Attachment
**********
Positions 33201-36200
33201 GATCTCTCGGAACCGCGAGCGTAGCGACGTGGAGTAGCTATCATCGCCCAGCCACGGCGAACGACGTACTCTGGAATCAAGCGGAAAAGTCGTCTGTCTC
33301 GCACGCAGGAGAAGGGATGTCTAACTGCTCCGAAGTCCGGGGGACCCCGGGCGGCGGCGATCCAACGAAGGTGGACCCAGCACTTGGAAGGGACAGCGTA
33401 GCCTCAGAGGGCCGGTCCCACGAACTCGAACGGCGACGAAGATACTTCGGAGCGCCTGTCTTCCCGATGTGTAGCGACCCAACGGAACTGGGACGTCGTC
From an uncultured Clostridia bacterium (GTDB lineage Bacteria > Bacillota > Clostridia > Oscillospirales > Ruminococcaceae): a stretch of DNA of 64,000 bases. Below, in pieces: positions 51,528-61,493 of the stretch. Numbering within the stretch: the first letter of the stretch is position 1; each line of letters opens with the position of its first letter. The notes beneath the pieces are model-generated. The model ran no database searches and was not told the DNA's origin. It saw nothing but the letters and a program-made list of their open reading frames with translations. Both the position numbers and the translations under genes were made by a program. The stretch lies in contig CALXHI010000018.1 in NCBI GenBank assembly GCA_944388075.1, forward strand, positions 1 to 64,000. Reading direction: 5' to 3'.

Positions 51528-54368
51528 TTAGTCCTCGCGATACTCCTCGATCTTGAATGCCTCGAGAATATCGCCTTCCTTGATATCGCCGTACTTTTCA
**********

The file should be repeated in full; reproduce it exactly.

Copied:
Positions 33201-36200
33201 GATCTCTCGGAACCGCGAGCGTAGCGACGTGGAGTAGCTATCATCGCCCAGCCACGGCGAACGACGTACTCTGGAATCAAGCGGAAAAGTCGTCTGTCTC
33301 GCACGCAGGAGAAGGGATGTCTAACTGCTCCGAAGTCCGGGGGACCCCGGGCGGCGGCGATCCAACGAAGGTGGACCCAGCACTTGGAAGGGACAGCGTA
33401 GCCTCAGAGGGCCGGTCCCACGAACTCGAACGGCGACGAAGATACTTCGGAGCGCCTGTCTTCCCGATGTGTAGCGACCCAACGGAACTGGGACGTCGTC
From an uncultured Clostridia bacterium (GTDB lineage Bacteria > Bacillota > Clostridia > Oscillospirales > Ruminococcaceae): a stretch of DNA of 64,000 bases. Below, in pieces: positions 51,528-61,493 of the stretch. Numbering within the stretch: the first letter of the stretch is position 1; each line of letters opens with the position of its first letter. The notes beneath the pieces are model-generated. The model ran no database searches and was not told the DNA's origin. It saw nothing but the letters and a program-made list of their open reading frames with translations. Both the position numbers and the translations under genes were made by a program. The stretch lies in contig CALXHI010000018.1 in NCBI GenBank assembly GCA_944388075.1, forward strand, positions 1 to 64,000. Reading direction: 5' to 3'.

Positions 51528-54368
51528 TTAGTCCTCGCGATACTCCTCGATCTTGAATGCCTCGAGAATATCGCCTTCCTTGATATCGCCGTACTTTTCA